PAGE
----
Grazing conditions improve and grass growth jumps – Teagasc

Grazing conditions have improved and grass growth is on the rise, according to Teagasc Dairy Advisor George Ramsbottom.

The Teagasc Dairy Advisor said that growth rates have increased over the past few weeks and this has allowed dairy farmers to get their cows out to grass full-time.

“We are getting growth rates of 40-50kg DM/day,” he said.

He also said that grass growth levels are only slightly behind the same time in 2015.

He also said that most farmers have taken silage out of the cows diet and as a result, farmers have seen an increase in milk solids produced by their herds.

Milk solids are on the rise and they have risen substantially over the past few weeks.

The rise in both grass growth and milk solids follows a difficult spring for dairy farmers, with March grass growth rates back by 50%, which forced some farmers to house their cows and feed them silage.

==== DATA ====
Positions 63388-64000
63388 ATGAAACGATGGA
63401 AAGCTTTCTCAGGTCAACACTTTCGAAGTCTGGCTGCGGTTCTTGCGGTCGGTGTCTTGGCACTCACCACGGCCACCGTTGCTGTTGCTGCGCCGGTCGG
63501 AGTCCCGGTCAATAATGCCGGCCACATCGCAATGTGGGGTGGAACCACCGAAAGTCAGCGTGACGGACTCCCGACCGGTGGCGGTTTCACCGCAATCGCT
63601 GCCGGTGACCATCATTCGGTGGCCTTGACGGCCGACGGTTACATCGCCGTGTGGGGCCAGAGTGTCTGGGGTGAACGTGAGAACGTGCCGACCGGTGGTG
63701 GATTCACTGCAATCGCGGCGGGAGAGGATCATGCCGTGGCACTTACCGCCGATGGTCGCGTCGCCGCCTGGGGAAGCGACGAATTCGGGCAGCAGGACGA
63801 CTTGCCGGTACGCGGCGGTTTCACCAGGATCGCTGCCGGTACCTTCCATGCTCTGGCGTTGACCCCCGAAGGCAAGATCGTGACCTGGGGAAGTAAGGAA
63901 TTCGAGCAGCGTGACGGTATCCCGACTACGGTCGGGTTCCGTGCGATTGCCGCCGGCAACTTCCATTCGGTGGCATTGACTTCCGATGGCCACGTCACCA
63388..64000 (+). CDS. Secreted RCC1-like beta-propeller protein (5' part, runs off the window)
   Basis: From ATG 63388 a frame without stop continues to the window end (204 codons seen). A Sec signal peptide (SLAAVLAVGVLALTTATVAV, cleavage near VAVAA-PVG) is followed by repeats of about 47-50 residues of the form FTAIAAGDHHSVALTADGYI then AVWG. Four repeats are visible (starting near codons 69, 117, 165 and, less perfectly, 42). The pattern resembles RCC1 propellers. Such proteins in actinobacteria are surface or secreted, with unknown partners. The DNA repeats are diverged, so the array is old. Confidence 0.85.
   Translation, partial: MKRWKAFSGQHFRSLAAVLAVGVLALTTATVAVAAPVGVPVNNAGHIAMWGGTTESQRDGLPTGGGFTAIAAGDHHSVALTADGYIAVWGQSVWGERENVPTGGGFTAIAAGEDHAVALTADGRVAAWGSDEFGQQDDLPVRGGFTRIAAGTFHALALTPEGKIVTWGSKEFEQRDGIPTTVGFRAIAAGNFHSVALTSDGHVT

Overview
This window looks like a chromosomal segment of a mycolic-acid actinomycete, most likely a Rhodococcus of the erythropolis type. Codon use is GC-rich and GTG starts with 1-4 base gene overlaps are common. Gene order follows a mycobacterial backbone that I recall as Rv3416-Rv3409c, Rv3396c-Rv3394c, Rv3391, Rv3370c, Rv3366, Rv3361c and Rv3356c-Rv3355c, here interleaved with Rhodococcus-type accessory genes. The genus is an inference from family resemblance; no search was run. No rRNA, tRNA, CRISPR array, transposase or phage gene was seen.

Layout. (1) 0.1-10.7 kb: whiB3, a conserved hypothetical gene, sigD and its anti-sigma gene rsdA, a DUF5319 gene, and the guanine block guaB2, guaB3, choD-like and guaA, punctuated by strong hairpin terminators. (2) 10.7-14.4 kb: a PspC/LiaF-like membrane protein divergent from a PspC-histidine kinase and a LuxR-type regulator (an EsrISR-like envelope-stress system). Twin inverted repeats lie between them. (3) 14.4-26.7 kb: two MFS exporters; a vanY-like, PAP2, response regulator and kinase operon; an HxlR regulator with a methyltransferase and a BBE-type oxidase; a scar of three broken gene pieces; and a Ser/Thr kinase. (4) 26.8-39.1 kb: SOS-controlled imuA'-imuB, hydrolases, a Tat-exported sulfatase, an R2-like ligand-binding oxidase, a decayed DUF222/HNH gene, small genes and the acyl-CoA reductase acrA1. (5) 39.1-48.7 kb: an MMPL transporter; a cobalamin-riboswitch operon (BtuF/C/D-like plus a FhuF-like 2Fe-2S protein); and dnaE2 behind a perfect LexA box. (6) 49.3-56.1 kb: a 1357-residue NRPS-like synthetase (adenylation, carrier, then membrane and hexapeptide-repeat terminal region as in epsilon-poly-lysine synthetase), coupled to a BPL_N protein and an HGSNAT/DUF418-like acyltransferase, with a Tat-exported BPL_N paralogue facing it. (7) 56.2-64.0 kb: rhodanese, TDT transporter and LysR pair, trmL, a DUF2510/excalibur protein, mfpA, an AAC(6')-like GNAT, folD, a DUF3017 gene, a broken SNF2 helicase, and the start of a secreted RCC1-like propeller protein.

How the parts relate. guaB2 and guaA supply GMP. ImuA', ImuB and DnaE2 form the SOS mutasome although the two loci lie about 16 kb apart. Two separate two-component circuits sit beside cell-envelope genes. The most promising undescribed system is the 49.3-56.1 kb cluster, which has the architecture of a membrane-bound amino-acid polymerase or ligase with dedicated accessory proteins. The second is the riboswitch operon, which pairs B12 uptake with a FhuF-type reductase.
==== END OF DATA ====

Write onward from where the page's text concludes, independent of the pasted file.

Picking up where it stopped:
However, Ramsbottom said that things have improved on farms, as grass growth has exceeded demand on farms that have yet to close up silage ground.

But, he said that some farmers have only started to close silage ground this week and this is likely to have an impact on the quality or the quantity of the silage made.

Ramsbottom said that the quality of the silage will deteriorate if the farmer aims for a heavy crop of silage by delaying cutting.

In a non-quota environment, farmers should aim to make better quality silage and feed their cows less of it during the winter.

Grass Tetany

Ramsbottom also said that Grass Tetany is going to be an issue on most dairy farms over the next couple of weeks, as grass growth is expected to increase.

Teagasc research shows that both spring and autumn calving cows are prone to grass tetany, especially if they are forced to clean out paddocks when the weather is changeable.

It shows that the condition is due to an acute lack of Magnesium (Mg) in the cows blood stream, as cows are unable to used stored Mg effectively.

However, Ramsbottom said that farmers can reduce the risk of Grass Tetany by giving their cows 60g of Cal-mag each day in the meal at milking.